Baptism, in the case of infants and young children Baptism may be intended by parents and guardians to mark the beginning for the
child of the Christian life which they (the adults) already profess. Those who see it this way know that it is a commitment to the child
until adulthood. They know, and current research shows, that the likelihood of a child keeping a meaningful faith right through adulthood is due more to the example and influence of parents that is it due to the influence of clergy, religious teachers or Sunday school.
The Adult who chooses to be baptized is most often one who has already been on a journey of faith in Jesus Christ and wants to go beyond “cultural Christianity” to a life lived more fully in the presence of God.
The real question for parents who bring children and adults who seek Baptism is why be a Christian anyhow?
Parents give any number of reasons including:
(a) I want my child to grow up knowing God
(b) I was baptized and I am continuing a family tradition
(c) I believe that something bad will happen to this child if he or she is not baptized and worse, he or she will go to hell if he or she dies without being baptized.
Many who have not got so far in finding meaning may be doing it as part of “cultural Christianity”. They feel it is their right living in a Western Country. Some of this may be driven since 911 by the impression that our Western values are being overrun by foreigners and we have to stand up for our “Christian traditions and values”, like prayer in schools and legislatures, Christmas trees in public buildings.. Etc. When you follow the media, however, we see the greater threat in people who abuse their trust by preying upon children in schools, sports teams, on the Internet. Fear and anxiety are increased by what we are told can harm our children in the food they eat and the air they breathe.
2000 years ago, the initial interest around Baptism stemmed from the fact that John the Baptist, the forerunner of Jesus believed that God was creating a new world order and that it required a different kind of person to live in that new world order. We have had the benefit of history to see that Jesus of Nazareth modeled that new kind of human being.
After he had benefited form the best that his home and family could give him he, as it were, stepped into this new understanding of himself, which we call “The Christ”. He as Christ-ened, made God’s human face.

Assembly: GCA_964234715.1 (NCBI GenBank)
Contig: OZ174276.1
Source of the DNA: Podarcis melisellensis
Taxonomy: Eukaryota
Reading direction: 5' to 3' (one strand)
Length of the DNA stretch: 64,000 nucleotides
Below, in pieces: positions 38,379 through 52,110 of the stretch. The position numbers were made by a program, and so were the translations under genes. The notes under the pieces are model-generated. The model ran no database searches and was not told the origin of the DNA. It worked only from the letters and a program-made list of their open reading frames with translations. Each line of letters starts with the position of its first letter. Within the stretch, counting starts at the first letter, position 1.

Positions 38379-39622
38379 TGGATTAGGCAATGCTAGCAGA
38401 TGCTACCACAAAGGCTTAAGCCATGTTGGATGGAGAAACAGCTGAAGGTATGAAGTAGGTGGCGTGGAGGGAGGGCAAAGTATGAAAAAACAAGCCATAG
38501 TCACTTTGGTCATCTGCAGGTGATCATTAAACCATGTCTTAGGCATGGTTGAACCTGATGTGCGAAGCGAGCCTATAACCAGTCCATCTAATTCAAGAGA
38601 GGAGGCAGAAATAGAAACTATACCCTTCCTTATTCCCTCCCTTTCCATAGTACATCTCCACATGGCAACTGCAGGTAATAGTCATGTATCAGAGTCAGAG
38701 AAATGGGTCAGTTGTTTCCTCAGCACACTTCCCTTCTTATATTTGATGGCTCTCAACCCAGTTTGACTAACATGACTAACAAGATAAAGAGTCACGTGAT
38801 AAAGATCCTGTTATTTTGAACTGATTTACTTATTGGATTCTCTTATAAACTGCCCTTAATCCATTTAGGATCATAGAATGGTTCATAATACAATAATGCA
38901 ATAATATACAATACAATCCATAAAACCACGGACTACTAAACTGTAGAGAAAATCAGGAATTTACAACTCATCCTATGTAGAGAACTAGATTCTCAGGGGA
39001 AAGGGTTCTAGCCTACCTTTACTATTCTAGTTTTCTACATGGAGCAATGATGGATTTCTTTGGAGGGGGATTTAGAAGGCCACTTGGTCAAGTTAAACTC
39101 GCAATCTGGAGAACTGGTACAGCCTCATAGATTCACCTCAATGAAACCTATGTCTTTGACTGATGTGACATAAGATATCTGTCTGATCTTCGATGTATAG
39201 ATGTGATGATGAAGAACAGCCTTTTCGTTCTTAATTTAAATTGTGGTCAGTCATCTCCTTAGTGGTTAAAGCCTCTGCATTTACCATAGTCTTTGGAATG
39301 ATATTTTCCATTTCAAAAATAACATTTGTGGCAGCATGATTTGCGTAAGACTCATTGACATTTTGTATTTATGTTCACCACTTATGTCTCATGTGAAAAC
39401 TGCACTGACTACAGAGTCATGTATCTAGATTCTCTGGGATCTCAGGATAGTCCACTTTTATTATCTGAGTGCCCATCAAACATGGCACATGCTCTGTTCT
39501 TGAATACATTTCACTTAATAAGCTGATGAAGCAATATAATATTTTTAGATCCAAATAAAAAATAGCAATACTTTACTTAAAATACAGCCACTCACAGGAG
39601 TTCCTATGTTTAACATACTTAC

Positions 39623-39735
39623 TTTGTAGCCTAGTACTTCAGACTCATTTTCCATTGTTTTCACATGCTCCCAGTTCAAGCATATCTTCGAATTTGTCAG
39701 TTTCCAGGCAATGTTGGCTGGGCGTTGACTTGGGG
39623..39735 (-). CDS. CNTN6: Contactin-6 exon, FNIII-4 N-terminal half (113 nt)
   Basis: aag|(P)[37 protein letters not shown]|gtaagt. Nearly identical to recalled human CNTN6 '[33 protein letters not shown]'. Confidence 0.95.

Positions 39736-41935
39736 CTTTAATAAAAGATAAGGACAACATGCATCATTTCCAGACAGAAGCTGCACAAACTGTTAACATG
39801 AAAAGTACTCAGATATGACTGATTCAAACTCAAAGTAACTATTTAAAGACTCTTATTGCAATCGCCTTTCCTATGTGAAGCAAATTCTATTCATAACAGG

Our greatest challenge is to live who we really are courageously in the world. Life can be a time of putting on and taking off various identities until we come to know how we too are special children of God. Clearly this is not something that is going to happen once and for all at Baptism and less so if we never undertake any opportunity to learn the Christian faith as seriously as we learn in school or learn our daily jobs. We would need to be afraid of a God who favoured Western Christians who simply go through their rituals without meaning; while turning away from people who are faithful and God-fearing in other religions.
Preparation of Adults for Baptism will incorporate some of what follows but will include more. The preferred day of Baptism for adults is Holy Saturday. The only children baptized on Holy Saturday will be those of adults who themselves are being baptized then.
There will be three (3) sessions at which parents and Godparents are expected to be present. There will be teaching and discussion on the meaning of Baptism and the responsibilities of church membership.
This will take place on the Saturday before the Baptism. All persons taking a role in the service, parents and godparents, must attend. We will go through the actual service and movements during the service. You will get information about the ways we can support you following through this decision after Baptism. Refreshments will be served at this session.
Service time: 10.00 am periodically throughout the year, determined on the basis of need.
No baptisms in Lent, Advent, Easter Sunday, Christmas Eve or Christmas Day.
Emergency Baptism is available any day or time if it is known that a child is dying.
No photographs involving flashes are allowed during the service and no one must leave his or her seat to take any. After the service there is ample time to pose for photographs in the Baptistery.
Certificates are issued after the Baptism service.
There is no fee for Baptism.